Life With Music – Film Review
Director: Claude Lalonde
Cast: Patrick Stewart, Katie Holmes, Giancarlo Esposito
by Roger Crow / @RogerCrow
A famous pianist struggling with stage fright late in his career finds inspiration with a free-spirited music critic. That’s the premise behind Patrick Stewart’s new movie, which has a lot going for it.
Katie Holmes lights up every scene she’s in as said journalist, Helen Morrison. Her adoration of pianist Henry Cole (Stewart) is obvious, and little wonder. The man is a genius, but it’s obvious from the first few minutes he has a problem. Standing in a back alley, shaken to his core, he struggles to regain his composure after a performance. Thankfully everyone he meets is either a fan or becomes aware of his greatness after he has wafted through their life.
“Easy on the eyes”
His agent, Paul (Giancarlo Esposito) obviously loves him, and not just because he takes a percentage of the great man’s income. Cole works his magic on everyone, despite the fact he’s so absorbed by his mortality it’s scant consolation.
The soundtrack is wonderful. A piano score which stitches together scenes like silken audio thread. And then there’s the Swiss backdrop. It’s so easy on the eyes, with Cole pottering about dealing with his problems, and basking in the memories of his life, and the dreamy face of Ms Morrison, that I wonder if I’d have been happier with the great Yorkshireman doing a piece to camera and telling us why Switzerland is so wonderful like one of those ITV celeb travelogues which Joanna Lumley does so well.
If there is a roadmap to the film, it unfolds at the 40-minute mark as I realise what our seasoned hero plans to do. Or not.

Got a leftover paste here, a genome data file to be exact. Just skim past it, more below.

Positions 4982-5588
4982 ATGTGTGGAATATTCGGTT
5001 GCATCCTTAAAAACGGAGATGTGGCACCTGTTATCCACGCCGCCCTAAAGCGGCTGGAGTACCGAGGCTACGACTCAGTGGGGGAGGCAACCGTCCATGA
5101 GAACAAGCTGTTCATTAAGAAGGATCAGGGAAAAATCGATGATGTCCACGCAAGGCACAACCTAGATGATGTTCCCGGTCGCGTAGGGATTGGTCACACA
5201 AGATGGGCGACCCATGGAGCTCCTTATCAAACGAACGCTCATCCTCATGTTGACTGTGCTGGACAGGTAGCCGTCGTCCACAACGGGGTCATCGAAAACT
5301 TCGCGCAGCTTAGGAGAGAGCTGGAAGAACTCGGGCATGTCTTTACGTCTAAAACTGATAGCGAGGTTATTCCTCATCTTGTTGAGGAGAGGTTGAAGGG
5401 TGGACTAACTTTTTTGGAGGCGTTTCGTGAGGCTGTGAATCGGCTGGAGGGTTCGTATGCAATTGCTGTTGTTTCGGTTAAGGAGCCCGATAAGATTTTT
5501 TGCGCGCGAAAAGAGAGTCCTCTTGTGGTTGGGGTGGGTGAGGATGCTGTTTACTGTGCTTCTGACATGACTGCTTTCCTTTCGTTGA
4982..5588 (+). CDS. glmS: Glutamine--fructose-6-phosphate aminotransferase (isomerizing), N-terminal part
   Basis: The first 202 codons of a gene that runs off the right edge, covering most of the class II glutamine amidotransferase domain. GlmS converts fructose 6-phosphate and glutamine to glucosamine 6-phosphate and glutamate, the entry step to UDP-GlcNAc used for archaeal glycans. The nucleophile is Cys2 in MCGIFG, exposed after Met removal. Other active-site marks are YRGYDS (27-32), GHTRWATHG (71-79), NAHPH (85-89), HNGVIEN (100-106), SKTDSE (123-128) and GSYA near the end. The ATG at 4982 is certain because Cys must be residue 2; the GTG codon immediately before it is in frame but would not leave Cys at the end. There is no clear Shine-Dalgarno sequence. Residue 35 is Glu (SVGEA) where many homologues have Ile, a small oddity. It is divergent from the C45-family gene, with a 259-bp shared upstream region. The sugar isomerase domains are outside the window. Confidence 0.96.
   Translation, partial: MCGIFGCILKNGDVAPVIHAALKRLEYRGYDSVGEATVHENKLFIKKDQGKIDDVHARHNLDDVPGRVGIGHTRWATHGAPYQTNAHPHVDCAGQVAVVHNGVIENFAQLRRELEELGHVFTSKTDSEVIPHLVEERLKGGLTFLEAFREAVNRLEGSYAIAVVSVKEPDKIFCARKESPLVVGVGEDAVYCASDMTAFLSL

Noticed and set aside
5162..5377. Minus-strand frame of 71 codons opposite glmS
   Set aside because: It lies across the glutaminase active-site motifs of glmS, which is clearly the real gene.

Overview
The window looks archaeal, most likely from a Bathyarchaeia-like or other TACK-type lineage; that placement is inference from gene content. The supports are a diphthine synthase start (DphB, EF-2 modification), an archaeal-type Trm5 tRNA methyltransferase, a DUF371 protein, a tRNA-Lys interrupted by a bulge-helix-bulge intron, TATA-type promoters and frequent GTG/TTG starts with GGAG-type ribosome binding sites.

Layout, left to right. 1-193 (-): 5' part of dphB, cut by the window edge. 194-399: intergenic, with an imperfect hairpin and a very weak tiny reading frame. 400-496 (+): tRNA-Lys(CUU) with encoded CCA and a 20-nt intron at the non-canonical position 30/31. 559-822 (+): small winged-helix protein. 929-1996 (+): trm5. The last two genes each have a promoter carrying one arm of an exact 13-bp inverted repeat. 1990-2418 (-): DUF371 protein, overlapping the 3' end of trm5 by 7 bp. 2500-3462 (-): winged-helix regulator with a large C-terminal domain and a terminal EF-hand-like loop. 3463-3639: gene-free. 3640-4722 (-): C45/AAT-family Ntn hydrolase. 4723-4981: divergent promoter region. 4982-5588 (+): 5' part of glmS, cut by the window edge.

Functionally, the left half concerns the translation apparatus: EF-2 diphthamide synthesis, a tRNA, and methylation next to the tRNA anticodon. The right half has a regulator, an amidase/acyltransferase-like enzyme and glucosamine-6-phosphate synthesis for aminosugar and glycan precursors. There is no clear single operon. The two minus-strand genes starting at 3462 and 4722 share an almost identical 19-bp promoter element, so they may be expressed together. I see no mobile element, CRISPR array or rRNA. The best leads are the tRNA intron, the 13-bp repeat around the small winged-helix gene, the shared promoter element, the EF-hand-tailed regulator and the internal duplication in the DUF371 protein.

“Warm and fuzzy”
As a Trek fan it’s hard not to be reminded of Sir Pat’s turn in ‘Just Good Things’, the feature-length finale of The Next Generation, when our hero was addled with a condition which saw him phasing between timelines. Ill be honest, Stewart can perform pages from the phone book and it’ll be worth watching. And if Katie Holmes wants to stare adoringly at him for 90 minutes while a drone films gorgeous Switzerland to the strains of a glorious piano concerto, then count me in.
Yes, it might be a big film about one man reflecting on his genius and lost loves, but I’m sure that while doing the washing up on a rain-lashed day, I’ll reflect on the movie and feel warm and fuzzy.
There’s just something about watching actors at the top of their game with a great script and a director who knows that dialogue doesn’t need to be in every scene to make a great movie.
A shame about the name, which is far worse than the overly enigmatic aka, ‘Coda’. Personally I think ‘All Good Things’ would have worked just fine… again.